One day I was reading the American gourmet magazine Food & Wine and I came across this reader submission.
When I lived on the island of Hawaii, every Sunday I would buy cookies at the farmers’ market from an elderly woman everyone called Tutu, or “Grandmother.” She would sell only one bag per person until she ran out, which took about 30 minutes. Before I moved away, I asked her for the recipe. She gave it to me on the condition that I couldn’t share it with anyone for 25 years. Time has passed, and now I’d like to share it with your readers.
A cookie recipe kept under lock and key for 25 years! Of course, I had to give it a try.
Reading through the recipe, I noticed one kind of odd thing. It called for Rice Krispies. The baking instructions were also fairly unique. The instructions say to smash the cookies midway through before flipping the tray and putting them back in to bake.
The first thing I noticed when I began making them is that the dough is much more crumbly and hard to form than with regular cookies. The feel of it was a lot more like shortbread.
After the Rice Krispies are added, it becomes even more crumbly. I was able to form the required balls of dough, but considering their fragility, I succumbed to grave doubts about whether these cookies would turn out all right. I put them in the oven for 15 minutes, then using a spatula and a spoon, I squashed the softening cookies to spread them out a bit.
After reversing the tray, I put them back in for another 15 minutes. When the bottoms were golden brown and the tops began to crack, I knew they were done. Considering the fragile dough, I thought the cookies themselves would fall apart easily, but once they were baked, that wasn’t the case.
Now, about the taste… When you think of American cookies, you probably imagine something soft and chewy, but these babies are deliciously crispy and crunchy! If you mix Rice Crispies with a shortbread-like base and cook them for a long time over a low heat, it turns out the result is a wonderful consistency.
At first bite, they seem a little on the hard side, but before long, you are blissfully crunching away.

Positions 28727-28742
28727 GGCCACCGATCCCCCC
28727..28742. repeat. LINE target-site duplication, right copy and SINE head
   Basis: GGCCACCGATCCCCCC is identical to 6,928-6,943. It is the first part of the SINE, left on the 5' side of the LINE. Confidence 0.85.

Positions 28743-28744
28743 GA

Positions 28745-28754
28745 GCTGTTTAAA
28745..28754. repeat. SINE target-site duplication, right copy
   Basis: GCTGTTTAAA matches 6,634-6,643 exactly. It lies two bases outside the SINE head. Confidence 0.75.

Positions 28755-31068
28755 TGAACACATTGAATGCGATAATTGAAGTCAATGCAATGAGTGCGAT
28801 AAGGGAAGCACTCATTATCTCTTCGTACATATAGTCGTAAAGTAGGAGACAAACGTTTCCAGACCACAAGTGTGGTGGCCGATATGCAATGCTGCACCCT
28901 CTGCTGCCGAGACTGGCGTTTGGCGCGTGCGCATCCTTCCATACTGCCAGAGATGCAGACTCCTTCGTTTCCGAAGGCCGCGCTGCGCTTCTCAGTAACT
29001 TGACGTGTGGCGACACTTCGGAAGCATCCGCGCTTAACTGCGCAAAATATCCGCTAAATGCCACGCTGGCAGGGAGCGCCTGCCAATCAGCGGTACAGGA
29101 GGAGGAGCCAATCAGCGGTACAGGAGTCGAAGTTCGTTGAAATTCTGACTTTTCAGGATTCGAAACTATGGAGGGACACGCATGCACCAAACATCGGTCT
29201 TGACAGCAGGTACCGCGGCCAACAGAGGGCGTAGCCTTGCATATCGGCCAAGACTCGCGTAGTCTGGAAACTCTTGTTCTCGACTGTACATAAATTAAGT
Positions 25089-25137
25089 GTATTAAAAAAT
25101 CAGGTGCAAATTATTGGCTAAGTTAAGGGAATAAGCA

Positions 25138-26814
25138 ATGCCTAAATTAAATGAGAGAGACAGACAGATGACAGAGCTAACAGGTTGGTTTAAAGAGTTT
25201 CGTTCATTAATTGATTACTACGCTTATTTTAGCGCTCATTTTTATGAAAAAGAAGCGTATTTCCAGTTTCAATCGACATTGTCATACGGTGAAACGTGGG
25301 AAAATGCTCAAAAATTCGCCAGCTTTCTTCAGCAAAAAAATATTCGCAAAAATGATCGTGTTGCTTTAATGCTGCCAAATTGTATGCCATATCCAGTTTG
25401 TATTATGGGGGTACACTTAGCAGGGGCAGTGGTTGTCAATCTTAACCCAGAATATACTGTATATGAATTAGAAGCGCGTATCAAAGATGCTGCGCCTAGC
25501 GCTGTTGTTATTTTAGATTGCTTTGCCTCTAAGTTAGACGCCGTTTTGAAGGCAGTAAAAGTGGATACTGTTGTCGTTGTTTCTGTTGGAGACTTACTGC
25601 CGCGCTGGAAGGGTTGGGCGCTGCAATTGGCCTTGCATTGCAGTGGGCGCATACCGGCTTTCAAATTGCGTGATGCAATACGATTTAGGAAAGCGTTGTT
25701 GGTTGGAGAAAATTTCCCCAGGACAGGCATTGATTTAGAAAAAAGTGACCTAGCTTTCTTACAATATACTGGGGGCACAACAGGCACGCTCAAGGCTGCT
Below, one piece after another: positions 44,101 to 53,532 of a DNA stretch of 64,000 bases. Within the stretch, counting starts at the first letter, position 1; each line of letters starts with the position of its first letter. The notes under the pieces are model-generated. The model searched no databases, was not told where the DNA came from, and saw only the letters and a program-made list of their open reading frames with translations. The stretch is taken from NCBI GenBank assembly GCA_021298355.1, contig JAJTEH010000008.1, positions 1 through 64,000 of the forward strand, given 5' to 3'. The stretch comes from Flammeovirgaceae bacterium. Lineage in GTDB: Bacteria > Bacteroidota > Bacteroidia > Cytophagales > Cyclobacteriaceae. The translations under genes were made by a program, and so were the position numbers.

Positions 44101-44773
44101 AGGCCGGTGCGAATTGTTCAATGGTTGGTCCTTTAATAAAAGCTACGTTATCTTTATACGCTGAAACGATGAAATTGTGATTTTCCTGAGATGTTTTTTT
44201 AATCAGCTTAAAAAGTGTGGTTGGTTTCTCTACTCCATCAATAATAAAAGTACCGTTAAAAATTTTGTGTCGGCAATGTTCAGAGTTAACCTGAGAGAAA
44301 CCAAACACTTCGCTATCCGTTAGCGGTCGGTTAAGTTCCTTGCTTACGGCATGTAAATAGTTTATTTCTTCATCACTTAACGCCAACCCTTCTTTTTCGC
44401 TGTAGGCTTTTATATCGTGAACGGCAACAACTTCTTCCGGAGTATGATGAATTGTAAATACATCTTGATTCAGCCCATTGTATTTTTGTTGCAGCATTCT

It seems that many cookie shops in Hawaii are now selling cookies with Rice Krispies in them. In addition, you can find Kakimochi Cookies, using arare (roasted mochi pieces), and Furikake Cookies, using furikake (dried food usually sprinkled over rice). A unique cookie culture has quietly developed on the islands that can’t be found in mainland America.
If anything in that unique cookie culture could find a place in the mainstream, it’s definitely Grandma Tutu’s cookies. Before you rush off to Hawaii to taste the real thing, why don’t you try making a batch at home?
butter (at room temperature) 113g
pinch of baking soda
pinch of salt
Rice Krispies 3/4 cup
vanilla 1/2 tsp
1. Preheat the oven to 150C.
2. Mix butter, sugar, and salt until it forms a whitish batter.
3. Add baking soda and vanilla, mix.
4. Add half the flour and mix until well combined, add remaining flour and mix.
5. Gently fold in Rice Krispies.
6. Roll about 2 Tbs of dough into a ball and place on baking sheet, leaving about 7cm of space around it. Repeat until all dough is used.
7. Bake on the middle rack for 15 min, then remove. Using a knife or other kitchen tool, press the cookies flat. Rotate the baking sheet and return to the oven. Bake for another 15-20 min. When the bottoms are a golden brown, they are done. (Baking times may vary by oven.)
From Food & Wine Magazine, Tutu’s Super-Crispy Sugar Cookies
[ Read in Japanese ]